The Passover Dinner Essentials: how to pass(over) as a Jew

Were you invited to a Passover (aka Pesach) dinner this year and have no clue what a Seder actually is?

What is Pesach anyway?

And why do religious Jewish men have those curly cues on the sides of their faces (which has nothing to do with Passover)?

Passover dinner essentials | Milk and Cookies SA

Were you invited to a Passover (aka Pesach) dinner this year and have no clue what a Seder actually is?

What is Pesach anyway?

And why do religious Jewish men have those curly cues on the sides of their faces (which has nothing to do with Passover)?

Sure, the Jewish customs seem a bit weird; they derive from thousands of years of history. And, to be honest sometimes Jews just really want to eat and drink for the sake of eating and drinking and make a holiday just for that.

So, here’s the 101 on Passover for smooth sailing to get in with your Jewish friends and score some culture points:

Know the story:
·    Passover literally means to pass over, as in God passing over a Jewish person’s house and not plaguing that house  (cannot confirm how well this worked as there are no tweets or Facebook posts remaining  this time)
·    Occurred over 3000 years ago when Moses freed the Jewish people from slavery in Egypt.
·    The Pharaoh of Egypt could not be challenged and wouldn’t let the Jewish people leave from his power.
·    Moses ensures Pharaoh that God’s going to get him hard with horrific punishment until he frees the slaves.
·    Pharaoh says no way Moshe (aka Moses) and the plagues begin.
·    The 10 plagues go down relentlessly.
·    The Pharaohs’ first born son dies and he agrees to free the Jewish people.
·    Huzzah! 40 years of wandering in the desert to come!

What is a Seder dinner?
The Seder is the actual dinner experience including the cultural service.

Jewish people all over the world celebrate Passover by coming together and eating 2-3 large family dinners for consecutive nights.

This is one of the most celebrated holidays for the Jewish culture and religion.  Even if you don’t observe religiously, you’ll probably still go home to visit the family for a few days, and if you don’t want to, you will definitely be guilted into it by some sort of “you’re grandparents are getting old,” type maneuver.

Get to know the Seder plate:
A Seder plate sits in the middle of the table with traditional items on it to represent the holiday.  They are involved in the Seder service.

Beitzah : egg  – a symbol of new life.
Zeroa: shank-bone  – a symbol of the sacrificial lamb and the blood used to “tag” the doors of the slaves (it was all the rage and just FYI, this does not happen anymore).
Charoset:  apples, walnuts, and honey  mixed together – symbolizing the mortar of the old Jewish temple.
Salted Water: symbolizing the tears of the Jews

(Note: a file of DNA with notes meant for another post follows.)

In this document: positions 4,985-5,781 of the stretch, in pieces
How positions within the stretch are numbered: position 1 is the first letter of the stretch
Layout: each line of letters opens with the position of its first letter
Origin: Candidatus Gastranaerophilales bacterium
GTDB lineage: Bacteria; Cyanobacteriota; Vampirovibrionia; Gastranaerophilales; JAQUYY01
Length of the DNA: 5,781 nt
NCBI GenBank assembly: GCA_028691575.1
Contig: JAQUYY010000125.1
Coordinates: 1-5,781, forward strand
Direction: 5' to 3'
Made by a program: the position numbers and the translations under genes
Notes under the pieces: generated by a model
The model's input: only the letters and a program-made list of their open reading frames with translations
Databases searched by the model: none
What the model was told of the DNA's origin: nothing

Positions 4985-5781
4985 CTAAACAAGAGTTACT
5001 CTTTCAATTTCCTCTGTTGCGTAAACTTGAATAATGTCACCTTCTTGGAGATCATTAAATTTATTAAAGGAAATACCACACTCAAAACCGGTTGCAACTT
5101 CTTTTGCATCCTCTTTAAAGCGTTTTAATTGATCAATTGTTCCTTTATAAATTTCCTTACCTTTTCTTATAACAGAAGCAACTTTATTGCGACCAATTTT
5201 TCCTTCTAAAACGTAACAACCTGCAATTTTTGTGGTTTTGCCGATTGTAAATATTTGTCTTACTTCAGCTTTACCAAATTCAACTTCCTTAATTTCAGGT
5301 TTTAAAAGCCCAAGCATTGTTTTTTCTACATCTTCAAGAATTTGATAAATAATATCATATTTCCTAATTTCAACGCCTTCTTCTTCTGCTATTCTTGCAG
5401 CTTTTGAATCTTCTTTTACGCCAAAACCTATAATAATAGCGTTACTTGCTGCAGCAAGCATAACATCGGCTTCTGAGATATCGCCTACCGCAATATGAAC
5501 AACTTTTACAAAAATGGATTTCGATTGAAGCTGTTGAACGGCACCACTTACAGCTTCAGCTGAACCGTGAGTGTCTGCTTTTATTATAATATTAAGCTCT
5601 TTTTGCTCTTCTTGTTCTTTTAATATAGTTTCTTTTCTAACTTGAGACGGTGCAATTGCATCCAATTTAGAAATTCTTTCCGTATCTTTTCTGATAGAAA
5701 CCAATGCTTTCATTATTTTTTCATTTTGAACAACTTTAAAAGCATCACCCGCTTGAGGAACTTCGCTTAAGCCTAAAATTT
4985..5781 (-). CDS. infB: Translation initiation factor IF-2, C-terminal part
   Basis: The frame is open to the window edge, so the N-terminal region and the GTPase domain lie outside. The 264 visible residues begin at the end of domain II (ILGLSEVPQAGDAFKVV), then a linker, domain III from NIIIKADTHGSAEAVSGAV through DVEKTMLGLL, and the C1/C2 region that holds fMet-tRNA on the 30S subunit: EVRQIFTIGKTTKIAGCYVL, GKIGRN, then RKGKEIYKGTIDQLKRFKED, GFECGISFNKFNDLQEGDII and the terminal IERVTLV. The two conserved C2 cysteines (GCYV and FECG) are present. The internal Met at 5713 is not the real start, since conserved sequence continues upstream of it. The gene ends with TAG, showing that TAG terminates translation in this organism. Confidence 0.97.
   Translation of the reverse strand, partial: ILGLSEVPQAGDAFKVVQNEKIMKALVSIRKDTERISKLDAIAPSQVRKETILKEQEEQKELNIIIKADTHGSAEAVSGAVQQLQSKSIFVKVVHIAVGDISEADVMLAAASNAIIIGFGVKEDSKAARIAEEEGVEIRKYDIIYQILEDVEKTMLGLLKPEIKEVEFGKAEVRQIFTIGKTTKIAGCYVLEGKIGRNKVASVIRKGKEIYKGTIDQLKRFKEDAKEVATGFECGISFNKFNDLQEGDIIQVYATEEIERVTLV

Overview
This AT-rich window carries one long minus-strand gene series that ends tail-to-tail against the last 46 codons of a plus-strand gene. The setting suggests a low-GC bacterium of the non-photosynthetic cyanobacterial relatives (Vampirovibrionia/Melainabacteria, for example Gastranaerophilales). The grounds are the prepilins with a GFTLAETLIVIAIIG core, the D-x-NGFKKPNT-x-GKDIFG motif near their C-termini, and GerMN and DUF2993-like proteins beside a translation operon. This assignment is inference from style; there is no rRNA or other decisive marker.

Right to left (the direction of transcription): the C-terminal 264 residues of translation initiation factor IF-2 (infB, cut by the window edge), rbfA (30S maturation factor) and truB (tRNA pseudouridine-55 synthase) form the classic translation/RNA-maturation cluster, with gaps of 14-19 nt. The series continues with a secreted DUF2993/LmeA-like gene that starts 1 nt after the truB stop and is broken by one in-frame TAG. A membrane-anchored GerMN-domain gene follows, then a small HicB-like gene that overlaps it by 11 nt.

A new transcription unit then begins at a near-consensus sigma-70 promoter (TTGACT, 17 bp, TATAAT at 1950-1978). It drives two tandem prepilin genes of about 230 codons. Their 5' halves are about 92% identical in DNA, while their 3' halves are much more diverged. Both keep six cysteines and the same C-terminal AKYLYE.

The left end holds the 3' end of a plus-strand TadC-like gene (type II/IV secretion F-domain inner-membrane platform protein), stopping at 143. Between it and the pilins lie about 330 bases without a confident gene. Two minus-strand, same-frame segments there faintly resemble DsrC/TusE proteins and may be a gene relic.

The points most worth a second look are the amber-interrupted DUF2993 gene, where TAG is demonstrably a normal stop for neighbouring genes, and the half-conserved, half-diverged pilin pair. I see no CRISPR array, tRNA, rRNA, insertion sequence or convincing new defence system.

Maror:  bitter herbs – representing the bitterness of slavery.

Matzo and unleavened food:
For 8 days Jewish people do not eat food that rises.  This can vary depending on each family and person, but for most people it means cutting out wheat.

Jewish people do this to honour their ancestors fleeing from Egypt without enough time for their bread to rise, creating basically a cracker.

So if you want to bring something, probably don’t and if you do, look for a symbol that says “Kosher for Passover” on it.

The Matz0 hunt:
A search for a piece of cracker cleverly stashed by the resident adults of the house while the kids run around the house to find it: basic trickery to keep the kids involved since the service only starts after sunset.

Sometimes the adults in the family forget to bring small change and the kids score a big bank-note!

The Passover service:
There’s about an hour or so of singing and add more time for more observant friends.

Just learn the plagues and wait for the fun songs about them.  They come, and everyone starts dipping their pinkies into the wine,  but then you get to drink the wine, there’s lots of drinking…. you’ll see.

Plagues in order:
Water into blood: rough town for finding fish and other food sources for the Egyptians.
Frogs: a ridiculous amount of frogs.
Vermin:  lice, gnats, and fleas.
Flies: in the houses of the Egyptians, we’re talking thick swarms in your living room
Pests: epidemic disease killing all live stock.
Boils: yikes city!
Hail: kind of like when Joburg gets those golf ball sized numbers.
Locust: so plague-y that they cover the sky.
Darkness:  no sun = no sight and no work.
Death of the first-born: pretty much how it sounds.

Passover Vocabulary:
Passover–  Jews use lamb shank and blood of a sacrificed lamb on their doors to signify they shouldn’t be plagued and they were Passed Over – ZING that’s where it comes from!
Gefilte fish –  a traditional German European dish that minces the fish and serves it as a sort of fish-loaf, this could go either way for a person
Haggadah – the book with all the stories and prayers in it.
Eliyahu – the invisible guy that the door is left open for, seriously.
Manischewitz – religious wine.

Follow @MilkandCookieSA and @Food24 on twitter and check out the rest of the MilkandCookies blog for more food adventures.


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